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To eliminate the curb in a tiled shower, the author frames the floor with LVLs or sawn lumber rather than I-joists.

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Dropping the subfloor in the shower area about four inches.

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This leaves room for the sloped mortar base and waterproofing membrane, which laps over the plywood subfloor at the entry by about 12 inches.

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Formed with mortar, a slightly ramped threshold helps contain water.

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For better wheelchair and walker access, the shower is fitted with double doors.

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    To build a curbless shower, the author lowers the floor framing and installs a sloped mortar bed shower base over Chloraloy, a flexible plastic waterproofing membrane. A slightly raised tile threshold helps contain water within the shower area.

Recessing the floor adds about $125 in labor and materials to the cost of a 48-inch-by-48-inch tiled shower. You’ll find that many disabled clients require showers larger than that, depending on their disability, their dominant hand, and how easily they can negotiate the transfer from wheelchair to bench. The size and design of their shower is one of the most important details to discuss with disabled clients.

Other Resources

NAHB offers CAPS (Certified Aging-In-Place Specialist) training, a great source of knowledge that has increased my credibility with prospective customers. Other organizations I’ve found to be helpful are Disability Advocates of Kent County (zerostep.org), the Center for Universal Design at North Carolina State University (design.ncsu.edu/cud/), and our local chapter of the Center for Independent Living (dnmichigan.org). Also, even though the Americans with Disabilities Act (ADA; ada.gov) doesn’t apply to residential construction, it can be an important resource during the design-build process. And it’s always a good idea to have a conversation with your local building official about relevant code matters.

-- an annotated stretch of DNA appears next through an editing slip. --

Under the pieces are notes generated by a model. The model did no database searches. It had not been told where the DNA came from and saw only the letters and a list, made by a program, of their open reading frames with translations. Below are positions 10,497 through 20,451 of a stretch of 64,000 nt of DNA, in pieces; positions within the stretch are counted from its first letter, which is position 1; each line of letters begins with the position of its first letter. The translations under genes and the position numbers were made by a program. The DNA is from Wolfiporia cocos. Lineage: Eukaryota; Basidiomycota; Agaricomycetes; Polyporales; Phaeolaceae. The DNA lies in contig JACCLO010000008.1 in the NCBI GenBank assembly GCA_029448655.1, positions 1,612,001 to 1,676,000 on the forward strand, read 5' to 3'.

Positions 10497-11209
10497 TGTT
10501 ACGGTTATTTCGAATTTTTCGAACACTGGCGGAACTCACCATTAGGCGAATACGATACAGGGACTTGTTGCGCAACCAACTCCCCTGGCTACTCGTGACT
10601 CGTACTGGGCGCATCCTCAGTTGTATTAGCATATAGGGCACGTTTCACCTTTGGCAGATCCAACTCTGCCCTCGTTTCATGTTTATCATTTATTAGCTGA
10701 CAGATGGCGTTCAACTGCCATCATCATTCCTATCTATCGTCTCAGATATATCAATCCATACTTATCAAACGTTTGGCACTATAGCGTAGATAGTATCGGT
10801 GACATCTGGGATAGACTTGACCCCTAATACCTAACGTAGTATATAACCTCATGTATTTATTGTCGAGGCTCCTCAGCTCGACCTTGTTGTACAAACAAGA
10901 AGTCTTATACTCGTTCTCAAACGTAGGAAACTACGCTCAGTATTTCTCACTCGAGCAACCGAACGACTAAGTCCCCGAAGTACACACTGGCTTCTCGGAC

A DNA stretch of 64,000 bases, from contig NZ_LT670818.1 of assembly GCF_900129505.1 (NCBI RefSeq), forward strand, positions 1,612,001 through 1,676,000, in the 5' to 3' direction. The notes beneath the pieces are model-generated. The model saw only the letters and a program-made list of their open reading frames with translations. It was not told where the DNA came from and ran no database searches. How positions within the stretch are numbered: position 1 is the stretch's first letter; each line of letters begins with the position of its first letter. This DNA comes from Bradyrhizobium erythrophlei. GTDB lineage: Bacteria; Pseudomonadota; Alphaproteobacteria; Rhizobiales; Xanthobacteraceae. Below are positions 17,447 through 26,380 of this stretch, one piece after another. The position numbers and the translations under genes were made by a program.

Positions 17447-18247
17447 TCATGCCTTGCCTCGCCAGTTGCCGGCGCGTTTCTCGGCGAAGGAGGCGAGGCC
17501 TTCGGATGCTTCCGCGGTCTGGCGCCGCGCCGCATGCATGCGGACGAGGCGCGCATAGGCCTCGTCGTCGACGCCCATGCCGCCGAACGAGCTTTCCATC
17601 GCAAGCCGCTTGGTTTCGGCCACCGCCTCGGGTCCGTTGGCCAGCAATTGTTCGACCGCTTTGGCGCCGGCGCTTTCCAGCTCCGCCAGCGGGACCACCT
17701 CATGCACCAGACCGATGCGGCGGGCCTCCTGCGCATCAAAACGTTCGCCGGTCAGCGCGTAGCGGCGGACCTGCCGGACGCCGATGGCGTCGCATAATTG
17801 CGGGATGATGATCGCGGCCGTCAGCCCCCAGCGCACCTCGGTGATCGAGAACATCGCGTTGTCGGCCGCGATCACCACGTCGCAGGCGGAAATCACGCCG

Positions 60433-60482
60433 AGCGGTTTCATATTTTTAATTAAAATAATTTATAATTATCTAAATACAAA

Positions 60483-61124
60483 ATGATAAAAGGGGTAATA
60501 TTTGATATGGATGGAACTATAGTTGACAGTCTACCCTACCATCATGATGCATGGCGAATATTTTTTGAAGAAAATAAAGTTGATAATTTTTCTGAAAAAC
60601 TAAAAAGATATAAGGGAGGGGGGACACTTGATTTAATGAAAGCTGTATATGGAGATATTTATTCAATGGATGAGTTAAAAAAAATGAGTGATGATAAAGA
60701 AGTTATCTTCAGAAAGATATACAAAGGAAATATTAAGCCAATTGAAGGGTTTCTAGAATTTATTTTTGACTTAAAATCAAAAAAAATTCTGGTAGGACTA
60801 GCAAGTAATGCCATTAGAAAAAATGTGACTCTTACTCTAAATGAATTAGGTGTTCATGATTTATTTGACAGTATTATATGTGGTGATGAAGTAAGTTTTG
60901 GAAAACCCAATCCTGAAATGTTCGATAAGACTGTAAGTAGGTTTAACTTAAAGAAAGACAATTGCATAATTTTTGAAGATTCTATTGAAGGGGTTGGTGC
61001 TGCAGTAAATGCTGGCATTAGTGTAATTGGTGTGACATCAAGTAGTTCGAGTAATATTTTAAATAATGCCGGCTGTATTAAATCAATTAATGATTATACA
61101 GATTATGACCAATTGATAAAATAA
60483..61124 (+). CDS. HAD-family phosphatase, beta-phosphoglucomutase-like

Sometimes the customer needs barrier-free access, but the budget doesn’t allow for a tiled shower. In those cases we use a prefabricated unit, which costs a good $2,000 less than a custom job. Most major national manufacturers offer barrier-free molded fiberglass or acrylic showers; if our client doesn’t have a specific preference, we’ve had good luck with models by Aker (akerplastics.com, 800/962-2537).

Rich Kogelschatz owns Heartland Builders, a general contractor in Rockford, Mich.